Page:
The main party was on the upstairs deck. It was jam-packed. At the far end was some free food, if you could get there. Eventually I did. It was English muffins, eggs, grits, and English-style (meaning not cooked to a crisp) bacon—just the way I prefer it. The remainder of the day was spent in conversations, meeting new people, sampling Belgian ale and generally enjoying myself. I stayed longer than I thought I would have, and was glad I had made sure I had working lights for the return trip. I had also found that while my recumbent trike riding had maintained my stamina, I was no longer acclimated to a saddle after five months not riding an upright bike. This, however, did not become noticeable until the ride home.
I enjoyed riding with a group (nearly all of my decades of cycling has been solo). I liked seeing the variety of bicycles and costumes. I especially enjoyed the feeling of camaraderie, that we were all in on something remarkable. I made some new friends and saw a few people I knew.
Earlier in the day, one of the participants had been hit by a bus while riding to the start—fortunately she was not seriously injured and able to continue. At the end of the day, as I was getting ready to leave, I found out that a bike had been stolen from one of the participants. Because the racks were full, she had parked it separately from the main group, locked to a fence around the corner, where it was out of sight and easier to steal. It was perhaps inevitable that so large a food supply would attract predators and scavengers. Still, it was one of those things that takes a bit of the bloom off an otherwise perfect day. It’s a reminder that cyclists can never relax their vigilance for traffic hazards or theft. Those are the thorns on the rose. For some people, they are reasons not to ride. For others, they are occupational hazards that will not prevent them from enjoying the benefits. The rose smells sweet and looks pretty even with its thorns.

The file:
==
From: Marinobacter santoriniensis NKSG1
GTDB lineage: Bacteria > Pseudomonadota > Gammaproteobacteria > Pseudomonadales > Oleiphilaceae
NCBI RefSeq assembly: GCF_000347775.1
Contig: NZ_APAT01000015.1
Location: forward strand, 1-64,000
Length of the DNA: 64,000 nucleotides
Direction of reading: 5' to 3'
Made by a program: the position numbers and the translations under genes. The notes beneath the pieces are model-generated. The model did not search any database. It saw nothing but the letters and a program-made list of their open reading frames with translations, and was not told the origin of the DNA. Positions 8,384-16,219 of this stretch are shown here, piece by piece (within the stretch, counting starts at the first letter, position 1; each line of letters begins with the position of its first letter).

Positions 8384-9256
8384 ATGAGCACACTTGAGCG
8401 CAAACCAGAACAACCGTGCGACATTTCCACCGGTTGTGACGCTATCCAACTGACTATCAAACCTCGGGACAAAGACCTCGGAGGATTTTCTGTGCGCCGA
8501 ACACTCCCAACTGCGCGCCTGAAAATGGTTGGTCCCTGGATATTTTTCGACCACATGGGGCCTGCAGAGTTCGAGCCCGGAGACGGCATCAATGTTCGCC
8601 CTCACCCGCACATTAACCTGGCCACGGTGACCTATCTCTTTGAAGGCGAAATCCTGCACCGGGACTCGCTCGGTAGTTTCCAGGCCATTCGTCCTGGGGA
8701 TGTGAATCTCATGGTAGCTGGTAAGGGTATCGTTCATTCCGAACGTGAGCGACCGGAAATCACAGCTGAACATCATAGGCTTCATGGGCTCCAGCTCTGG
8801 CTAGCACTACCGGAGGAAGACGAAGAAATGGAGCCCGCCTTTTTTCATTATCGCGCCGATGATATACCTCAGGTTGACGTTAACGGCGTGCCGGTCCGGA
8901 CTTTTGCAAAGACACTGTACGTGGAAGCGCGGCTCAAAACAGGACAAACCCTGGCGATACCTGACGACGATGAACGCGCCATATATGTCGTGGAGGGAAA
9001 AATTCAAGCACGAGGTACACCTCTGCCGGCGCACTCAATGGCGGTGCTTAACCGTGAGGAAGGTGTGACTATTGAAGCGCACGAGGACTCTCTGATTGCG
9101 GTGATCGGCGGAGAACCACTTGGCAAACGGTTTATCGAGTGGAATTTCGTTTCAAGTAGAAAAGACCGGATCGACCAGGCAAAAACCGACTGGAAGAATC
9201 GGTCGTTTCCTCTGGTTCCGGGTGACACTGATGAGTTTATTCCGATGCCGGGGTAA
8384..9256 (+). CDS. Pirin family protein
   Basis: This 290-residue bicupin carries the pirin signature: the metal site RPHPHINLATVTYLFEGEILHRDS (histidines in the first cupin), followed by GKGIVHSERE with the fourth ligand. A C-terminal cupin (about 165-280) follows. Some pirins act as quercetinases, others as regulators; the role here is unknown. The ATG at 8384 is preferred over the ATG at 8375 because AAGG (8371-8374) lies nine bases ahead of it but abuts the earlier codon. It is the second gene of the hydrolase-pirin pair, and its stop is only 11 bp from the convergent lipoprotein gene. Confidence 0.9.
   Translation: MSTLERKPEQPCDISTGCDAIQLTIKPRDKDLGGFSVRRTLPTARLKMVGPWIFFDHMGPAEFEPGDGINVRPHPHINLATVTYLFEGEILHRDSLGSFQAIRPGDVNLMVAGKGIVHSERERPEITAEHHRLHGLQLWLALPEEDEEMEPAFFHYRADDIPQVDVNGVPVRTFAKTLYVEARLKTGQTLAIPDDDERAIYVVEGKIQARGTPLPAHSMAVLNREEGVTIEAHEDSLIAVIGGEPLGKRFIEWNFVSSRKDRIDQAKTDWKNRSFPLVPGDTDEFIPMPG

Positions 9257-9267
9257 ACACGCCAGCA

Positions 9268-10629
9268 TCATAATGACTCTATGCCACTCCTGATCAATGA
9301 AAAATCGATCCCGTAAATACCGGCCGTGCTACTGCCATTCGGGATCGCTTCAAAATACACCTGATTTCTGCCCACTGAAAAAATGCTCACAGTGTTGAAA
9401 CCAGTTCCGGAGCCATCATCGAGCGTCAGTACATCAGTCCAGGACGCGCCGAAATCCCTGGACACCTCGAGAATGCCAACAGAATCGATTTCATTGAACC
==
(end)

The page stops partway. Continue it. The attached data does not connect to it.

Congratulations to Eric and his cohorts for a successful event, and I look forward to more great things from the Dandies and Quaintrelles.
When I heard about the Tweed Ride, I thought I might even find the time to swap the roadster's chainguard for a gear case I had acquired (from Yellow Jersey) but never installed. Gear cases, which completely enclose the chain (keeping it and the rider's clothes clean), were a normal feature of utility bicycles for many years. However, Raleigh often imported roadsters to the USA with a hockey-stick chainguard instead. According to Sheldon Brown, this was to avoid import duty on bicycles weighing more than 40 pounds! Supposedly that small difference in weight was just enough to put a roadster over the limit. Chainguards are also easier to install (especially if the bicycle was shipped partly assembled, as is usual) and easier to work around and keep clear of the chain. I've been debating whether to go to the bother of changing it since I got the bike in 2008. However, the Tweed Ride provided sufficient inspiration. I wanted to ride in nice clothes and keep them nice. This was exactly why bikes like this had gear cases.
So on Saturday afternoon, I started to install it. My garage is so full at the moment that I usually work on bikes outside, so I needed good weather and daylight. It had rained all week until Saturday. It was now or never. I looked at the bike and considered that I could just as easily leave it as it was, and avoid the risk of having it not be ready for the ride. Then I started on it. I could always bail out and put the chainguard back on it if I had to.